Posts Tagged 'classic'

Pipe Dream #206: To Be a Mere Vessel – Puppy Chow Bars

puppy chow bars 2

I’ve never posted about classic puppy chow before. I mean, sure, ages ago I tried out a lemon version, but I’ve since given up trying to make a dent in the 10,000 possible flavors you can lacquer onto rice. Rice is like dry tofu, flavorless and kinda gross on its own, which makes it indubitably versatile. In the case of puppy chow, rice cereal functions as a vehicle to transport peanut butter and chocolate from a bowl to my mouth without too much shame. (I feel like there is a “treasures in jars of clay” reference here in which I am the rice cereal and the Gospel is chocolate and peanut butter, but I can’t quite flesh it out, ah well).

puppy chow bars 1

And now, with the introduction of puppy chow in bar form, I have provided you with an even simpler way to do so. Aren’t you glad?

Amp up the powdered sugar for a more traditional level of p chow sweetness. I wish I had marshmallows on hand to make this a sort of Rice Krispy treat/puppy chow hybrid, but I didn’t. I think it might make the bars hold together a little better. I stuck these in the fridge for a bit before slicing to make things as clean as possible, but they still looked average. Story of my life.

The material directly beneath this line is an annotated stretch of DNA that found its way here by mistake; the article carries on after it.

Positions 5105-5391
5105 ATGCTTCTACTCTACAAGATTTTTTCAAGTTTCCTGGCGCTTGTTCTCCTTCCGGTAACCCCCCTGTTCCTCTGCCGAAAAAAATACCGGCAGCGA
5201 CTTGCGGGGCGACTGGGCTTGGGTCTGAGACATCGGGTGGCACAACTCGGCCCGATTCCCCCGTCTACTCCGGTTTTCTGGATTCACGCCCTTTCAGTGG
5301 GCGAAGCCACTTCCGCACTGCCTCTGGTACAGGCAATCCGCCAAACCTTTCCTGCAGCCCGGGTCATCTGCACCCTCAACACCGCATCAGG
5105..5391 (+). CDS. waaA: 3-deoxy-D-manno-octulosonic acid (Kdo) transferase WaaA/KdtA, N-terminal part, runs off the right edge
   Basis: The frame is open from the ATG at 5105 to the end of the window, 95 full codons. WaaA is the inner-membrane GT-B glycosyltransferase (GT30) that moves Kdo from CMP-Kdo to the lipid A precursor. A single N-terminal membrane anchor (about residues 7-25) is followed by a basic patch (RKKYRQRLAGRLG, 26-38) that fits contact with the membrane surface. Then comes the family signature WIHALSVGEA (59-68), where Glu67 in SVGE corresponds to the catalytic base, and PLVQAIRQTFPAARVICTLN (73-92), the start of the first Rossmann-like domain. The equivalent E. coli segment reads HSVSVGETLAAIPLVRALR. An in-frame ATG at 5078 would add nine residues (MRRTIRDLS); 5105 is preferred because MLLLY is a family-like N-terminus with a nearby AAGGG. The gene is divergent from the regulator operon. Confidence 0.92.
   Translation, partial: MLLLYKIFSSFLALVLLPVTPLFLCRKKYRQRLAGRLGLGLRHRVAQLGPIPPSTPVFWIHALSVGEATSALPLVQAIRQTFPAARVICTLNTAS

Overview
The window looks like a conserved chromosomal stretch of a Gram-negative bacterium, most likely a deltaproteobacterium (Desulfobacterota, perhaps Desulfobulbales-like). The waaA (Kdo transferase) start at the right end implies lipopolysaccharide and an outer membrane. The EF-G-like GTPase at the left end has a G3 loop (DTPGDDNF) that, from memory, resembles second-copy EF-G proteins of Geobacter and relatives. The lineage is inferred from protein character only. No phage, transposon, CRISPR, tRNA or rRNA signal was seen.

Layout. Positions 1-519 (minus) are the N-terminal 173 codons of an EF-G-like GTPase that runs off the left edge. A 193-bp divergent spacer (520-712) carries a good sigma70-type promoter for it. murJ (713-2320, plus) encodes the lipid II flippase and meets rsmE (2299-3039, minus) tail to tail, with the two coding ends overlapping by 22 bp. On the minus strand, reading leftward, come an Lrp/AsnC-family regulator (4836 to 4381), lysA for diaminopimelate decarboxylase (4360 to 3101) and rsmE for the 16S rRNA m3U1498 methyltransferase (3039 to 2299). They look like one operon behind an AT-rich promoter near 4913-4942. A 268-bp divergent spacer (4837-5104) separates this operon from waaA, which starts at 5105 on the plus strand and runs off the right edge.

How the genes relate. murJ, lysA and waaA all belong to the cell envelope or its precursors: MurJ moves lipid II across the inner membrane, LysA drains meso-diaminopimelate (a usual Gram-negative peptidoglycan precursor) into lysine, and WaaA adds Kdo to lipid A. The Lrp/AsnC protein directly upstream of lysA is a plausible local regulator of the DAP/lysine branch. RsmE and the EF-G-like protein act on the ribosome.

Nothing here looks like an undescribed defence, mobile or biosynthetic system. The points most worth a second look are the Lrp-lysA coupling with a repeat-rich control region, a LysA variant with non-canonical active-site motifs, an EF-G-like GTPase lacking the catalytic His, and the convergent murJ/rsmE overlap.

puppy chow bars 3



Puppy Chow Bars

Adapted from Dinners, Dishes & Dessert

1 cup chocolate chips
1 cup peanut butter
6 cups Corn Chex, Rice Chex or Rice Krispies cereal
powdered sugar

Line a 9 x 13 inch pan with aluminum foil. Place the cereal in a large bowl. Microwave the chocolate chips and peanut butter in a medium bowl, stirring every 30 seconds until melted. Pour the mixture over the cereal and stir to combine. Dump the mix into the prepared pan and press down with a spatula to form into bars. Let cool completely. Before serving, dust with powdered sugar. Slice into bars. You may want to stick the whole pan in the fridge before slicing to get the cleanest cuts.

I Got It Right: Twinkie Bundt Cake + Homemade Marshmallow Creme

twinkie cake 4